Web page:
Being in a team is a bit like being in a row boat.
I’m a fan of the idea that “All models are wrong, but some are useful. I’ve been thinking about teams and how row boats can be a useful model for thinking about them.
The people on the team
New members being added to a team, or people leaving a team, is a bit like people getting in and out of a row boat. The boat will always rock at least a little bit. From the person getting in or out or from the people already in the boat moving around to accommodate the change. Some people jump rather than step in or out of the boat, rocking it quite a bit!
(Another useful model I’m a fan of is Tuckman’s stages of group development: forming, storming, norming, performing.)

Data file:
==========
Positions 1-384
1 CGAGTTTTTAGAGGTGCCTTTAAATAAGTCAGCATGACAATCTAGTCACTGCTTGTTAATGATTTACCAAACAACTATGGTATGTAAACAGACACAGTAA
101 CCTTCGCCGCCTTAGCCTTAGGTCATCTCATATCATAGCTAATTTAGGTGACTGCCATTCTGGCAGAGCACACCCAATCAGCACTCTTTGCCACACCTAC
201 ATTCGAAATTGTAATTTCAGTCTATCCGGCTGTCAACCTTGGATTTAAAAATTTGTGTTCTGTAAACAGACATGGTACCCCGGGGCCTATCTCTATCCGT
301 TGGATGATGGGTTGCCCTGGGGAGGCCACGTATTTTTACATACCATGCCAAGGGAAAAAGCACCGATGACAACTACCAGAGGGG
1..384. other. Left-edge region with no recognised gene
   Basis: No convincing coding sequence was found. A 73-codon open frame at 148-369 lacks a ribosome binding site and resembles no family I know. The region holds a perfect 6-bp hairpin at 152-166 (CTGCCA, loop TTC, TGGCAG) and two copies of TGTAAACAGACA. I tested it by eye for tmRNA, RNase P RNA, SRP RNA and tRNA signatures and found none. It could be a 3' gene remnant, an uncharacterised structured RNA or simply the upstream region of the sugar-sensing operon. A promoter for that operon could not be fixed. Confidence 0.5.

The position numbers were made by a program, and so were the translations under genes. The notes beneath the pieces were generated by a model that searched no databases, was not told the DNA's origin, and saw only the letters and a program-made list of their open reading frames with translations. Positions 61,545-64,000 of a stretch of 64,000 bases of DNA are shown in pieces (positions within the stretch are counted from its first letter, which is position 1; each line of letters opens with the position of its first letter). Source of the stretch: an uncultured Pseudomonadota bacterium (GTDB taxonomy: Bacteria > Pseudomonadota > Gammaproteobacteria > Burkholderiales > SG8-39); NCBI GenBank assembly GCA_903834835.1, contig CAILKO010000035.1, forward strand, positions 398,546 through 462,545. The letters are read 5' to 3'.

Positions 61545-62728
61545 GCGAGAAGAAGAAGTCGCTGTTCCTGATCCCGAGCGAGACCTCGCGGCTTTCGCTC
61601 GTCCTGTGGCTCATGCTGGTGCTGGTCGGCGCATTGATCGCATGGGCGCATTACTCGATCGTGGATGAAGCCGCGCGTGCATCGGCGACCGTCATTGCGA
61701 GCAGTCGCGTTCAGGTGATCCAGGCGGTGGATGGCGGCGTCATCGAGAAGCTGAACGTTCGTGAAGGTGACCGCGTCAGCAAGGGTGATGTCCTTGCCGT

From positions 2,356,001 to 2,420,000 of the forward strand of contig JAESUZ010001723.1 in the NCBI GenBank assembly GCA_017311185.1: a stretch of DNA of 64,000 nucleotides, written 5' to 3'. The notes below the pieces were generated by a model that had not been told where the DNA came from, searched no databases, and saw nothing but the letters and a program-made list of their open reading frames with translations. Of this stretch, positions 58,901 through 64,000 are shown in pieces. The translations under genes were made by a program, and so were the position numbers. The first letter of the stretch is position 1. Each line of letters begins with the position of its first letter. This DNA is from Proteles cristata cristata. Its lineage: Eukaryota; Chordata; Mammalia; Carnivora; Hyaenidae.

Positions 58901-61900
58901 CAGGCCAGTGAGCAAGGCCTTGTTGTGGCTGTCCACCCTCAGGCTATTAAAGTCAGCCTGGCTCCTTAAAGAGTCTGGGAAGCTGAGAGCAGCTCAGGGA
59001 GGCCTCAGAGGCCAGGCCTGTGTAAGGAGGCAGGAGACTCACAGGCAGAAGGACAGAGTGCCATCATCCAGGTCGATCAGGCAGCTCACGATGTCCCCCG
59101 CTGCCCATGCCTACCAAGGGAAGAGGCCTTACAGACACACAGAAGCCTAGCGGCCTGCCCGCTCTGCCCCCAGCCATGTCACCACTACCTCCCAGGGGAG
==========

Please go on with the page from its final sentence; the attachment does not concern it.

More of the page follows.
The external things affecting the team
The conditions of the water that the boat is on is a bit like the environment the team is in. If the water is particularly choppy or stormy, getting in and out of the boat is more difficult. The people already in the boat might be more stressed, and holding on tight to where they already are!
The size of the team
How many people can fit in a (smallish) row boat is a bit like how many people can fit in a well-sized team. Probably a single digit number of people. You can squeeze in “too many” people, but it makes the boat less stable. You’re more likely to have people fall overboard!
The direction of the team
The strategic direction of a team is a bit like the direction the boat is going. The boat goes smoothly in one direction when a single person is rowing. It goes smoothly when most people in the boat agree the direction to go. It goes less smoothly when two people are rowing, especially if they disagree about the direction they’re going!
Being in a team is a bit like being in a row boat
Well, it can be a useful model for thinking about teams.